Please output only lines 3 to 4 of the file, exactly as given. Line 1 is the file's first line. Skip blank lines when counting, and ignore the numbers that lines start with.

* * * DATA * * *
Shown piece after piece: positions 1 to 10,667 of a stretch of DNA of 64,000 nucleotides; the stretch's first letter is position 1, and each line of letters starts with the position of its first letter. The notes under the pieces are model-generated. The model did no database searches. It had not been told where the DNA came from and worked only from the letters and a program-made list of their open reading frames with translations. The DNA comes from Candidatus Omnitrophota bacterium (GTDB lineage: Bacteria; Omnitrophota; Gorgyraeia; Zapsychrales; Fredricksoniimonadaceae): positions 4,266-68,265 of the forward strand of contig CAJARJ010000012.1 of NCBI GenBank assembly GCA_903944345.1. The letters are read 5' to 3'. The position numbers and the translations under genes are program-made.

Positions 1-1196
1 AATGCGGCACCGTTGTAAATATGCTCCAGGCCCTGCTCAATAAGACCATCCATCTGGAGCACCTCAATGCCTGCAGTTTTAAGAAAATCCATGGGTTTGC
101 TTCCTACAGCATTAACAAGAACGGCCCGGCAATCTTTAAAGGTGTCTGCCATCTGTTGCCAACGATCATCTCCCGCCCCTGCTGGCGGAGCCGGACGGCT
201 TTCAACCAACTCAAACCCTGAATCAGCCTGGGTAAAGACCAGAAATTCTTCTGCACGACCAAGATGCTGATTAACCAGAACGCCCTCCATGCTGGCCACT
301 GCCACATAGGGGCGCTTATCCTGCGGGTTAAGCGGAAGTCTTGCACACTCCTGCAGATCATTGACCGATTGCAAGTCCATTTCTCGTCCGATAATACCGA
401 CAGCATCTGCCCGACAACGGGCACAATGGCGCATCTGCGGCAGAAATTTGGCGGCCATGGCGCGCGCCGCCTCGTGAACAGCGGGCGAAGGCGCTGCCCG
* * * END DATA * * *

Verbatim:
1 AATGCGGCACCGTTGTAAATATGCTCCAGGCCCTGCTCAATAAGACCATCCATCTGGAGCACCTCAATGCCTGCAGTTTTAAGAAAATCCATGGGTTTGC
101 TTCCTACAGCATTAACAAGAACGGCCCGGCAATCTTTAAAGGTGTCTGCCATCTGTTGCCAACGATCATCTCCCGCCCCTGCTGGCGGAGCCGGACGGCT